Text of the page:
The Ides of March (2011)

R   |    |  Drama, Thriller


The Ides of March (2011) Poster

An idealistic staffer for a new presidential candidate gets a crash course on dirty politics during his stint on the campaign trail.


7.1/10
208,093

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  • Ryan Gosling and Evan Rachel Wood in The Ides of March (2011)
  • Ryan Gosling at an event for The Ides of March (2011)
  • George Clooney in The Ides of March (2011)
  • Paul Giamatti and Ryan Gosling in The Ides of March (2011)
  • Ryan Gosling at an event for The Ides of March (2011)
  • Ryan Gosling at an event for The Ides of March (2011)

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7 October 2011 | napierslogs
8
| The games people play to get ahead, not necessarily in politics, but within themselves
George Clooney is running for President. Well, I mean, in "The Ides of March," as Governor Mike Morris, he's running for the Democratic Presidential nomination. He's the good guy and his opponent is the bad guy. Because that's how it is supposed to be, right? The opponent's campaign manager is played by the ever-shady Paul Giamatti, while Morris' campaign is championed by the young, handsome idealistic Stephen (Ryan Gosling).

This is about politics, the games people play to get ahead, and the types of people who get played—that's the interesting part. The refreshing part, is that this isn't about election night and who is going to win and who is going to lose. A few poll numbers are rattled off, but it's mostly about what is going to happen to our heroes (or anti-heroes) and what are they going to do in response. When you look like Clooney and Gosling, it's hard not to be the hero, but remember, this is politics and nobody is really a hero in that mess.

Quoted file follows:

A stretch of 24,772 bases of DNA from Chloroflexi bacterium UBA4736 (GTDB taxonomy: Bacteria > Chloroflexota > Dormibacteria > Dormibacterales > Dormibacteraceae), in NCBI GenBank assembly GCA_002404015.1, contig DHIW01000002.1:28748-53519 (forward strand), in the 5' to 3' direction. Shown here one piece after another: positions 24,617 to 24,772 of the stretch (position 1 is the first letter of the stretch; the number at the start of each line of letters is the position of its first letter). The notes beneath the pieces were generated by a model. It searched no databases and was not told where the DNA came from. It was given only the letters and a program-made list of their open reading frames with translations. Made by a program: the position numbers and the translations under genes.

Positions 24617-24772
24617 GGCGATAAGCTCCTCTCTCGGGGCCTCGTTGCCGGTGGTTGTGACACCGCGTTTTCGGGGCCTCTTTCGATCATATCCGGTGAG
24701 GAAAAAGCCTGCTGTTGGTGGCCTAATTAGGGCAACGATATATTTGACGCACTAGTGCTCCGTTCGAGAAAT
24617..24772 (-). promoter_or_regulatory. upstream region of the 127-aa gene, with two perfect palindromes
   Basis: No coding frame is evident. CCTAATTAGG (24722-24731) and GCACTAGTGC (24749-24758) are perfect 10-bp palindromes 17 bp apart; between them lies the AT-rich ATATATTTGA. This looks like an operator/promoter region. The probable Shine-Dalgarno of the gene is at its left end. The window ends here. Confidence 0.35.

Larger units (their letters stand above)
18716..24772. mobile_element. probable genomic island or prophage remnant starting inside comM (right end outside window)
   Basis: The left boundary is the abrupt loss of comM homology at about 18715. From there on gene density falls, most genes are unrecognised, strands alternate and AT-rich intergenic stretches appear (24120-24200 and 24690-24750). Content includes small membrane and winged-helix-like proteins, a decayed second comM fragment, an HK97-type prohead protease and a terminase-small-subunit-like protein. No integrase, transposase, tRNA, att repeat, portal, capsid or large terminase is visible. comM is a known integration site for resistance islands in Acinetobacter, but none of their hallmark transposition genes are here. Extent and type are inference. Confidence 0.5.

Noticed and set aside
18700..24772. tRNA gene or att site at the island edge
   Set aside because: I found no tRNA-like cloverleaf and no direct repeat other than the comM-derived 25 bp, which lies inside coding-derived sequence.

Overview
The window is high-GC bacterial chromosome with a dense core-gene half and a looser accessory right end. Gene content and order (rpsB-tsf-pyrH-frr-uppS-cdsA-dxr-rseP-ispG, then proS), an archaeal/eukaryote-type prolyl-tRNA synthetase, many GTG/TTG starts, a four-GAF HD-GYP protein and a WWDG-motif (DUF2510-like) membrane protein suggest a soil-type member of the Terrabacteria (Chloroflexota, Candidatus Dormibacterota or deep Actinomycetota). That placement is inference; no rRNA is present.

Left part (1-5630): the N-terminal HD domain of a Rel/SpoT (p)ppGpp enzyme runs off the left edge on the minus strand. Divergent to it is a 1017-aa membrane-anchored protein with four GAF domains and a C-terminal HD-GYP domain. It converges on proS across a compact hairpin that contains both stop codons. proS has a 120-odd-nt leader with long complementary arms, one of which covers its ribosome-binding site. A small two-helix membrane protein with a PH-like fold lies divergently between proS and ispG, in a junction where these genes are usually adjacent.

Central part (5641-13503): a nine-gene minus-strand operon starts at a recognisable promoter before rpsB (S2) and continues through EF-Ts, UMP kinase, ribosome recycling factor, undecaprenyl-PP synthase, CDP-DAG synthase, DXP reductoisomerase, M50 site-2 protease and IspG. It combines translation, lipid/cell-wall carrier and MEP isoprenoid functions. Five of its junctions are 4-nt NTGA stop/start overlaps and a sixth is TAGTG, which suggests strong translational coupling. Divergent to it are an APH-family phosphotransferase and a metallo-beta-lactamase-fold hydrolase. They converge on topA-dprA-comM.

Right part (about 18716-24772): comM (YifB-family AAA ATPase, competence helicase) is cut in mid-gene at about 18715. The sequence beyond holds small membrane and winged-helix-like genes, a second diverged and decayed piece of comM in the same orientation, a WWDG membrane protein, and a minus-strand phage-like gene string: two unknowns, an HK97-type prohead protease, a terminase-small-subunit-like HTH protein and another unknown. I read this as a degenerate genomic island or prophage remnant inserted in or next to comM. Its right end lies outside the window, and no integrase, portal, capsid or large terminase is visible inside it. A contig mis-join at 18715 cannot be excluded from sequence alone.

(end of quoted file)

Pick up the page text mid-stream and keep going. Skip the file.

People make mistakes. I enjoyed following Stephen as he struggled internally with his path forward. He believes in the good of the Governor. He's smart and passionate and makes a good campaign manager. His mistakes seem minor and understandable. The problem is, he's 30. He's at the in-between age, where he's half young-college-student-ready-to-take-over-the-world and half experienced-cynic. Those are two very combative halves and when they come at odds within him, the character takes some shocking and drastic turns.

The few references to actual political gaffes are obvious and just done for comic relief. All the clever lines are stolen by Giamatti, who, I am predicting, will come away with the only acting nomination for the film. Although, the brilliant character work – that's done by everybody, and is what makes "The Ides of March" so intriguing.

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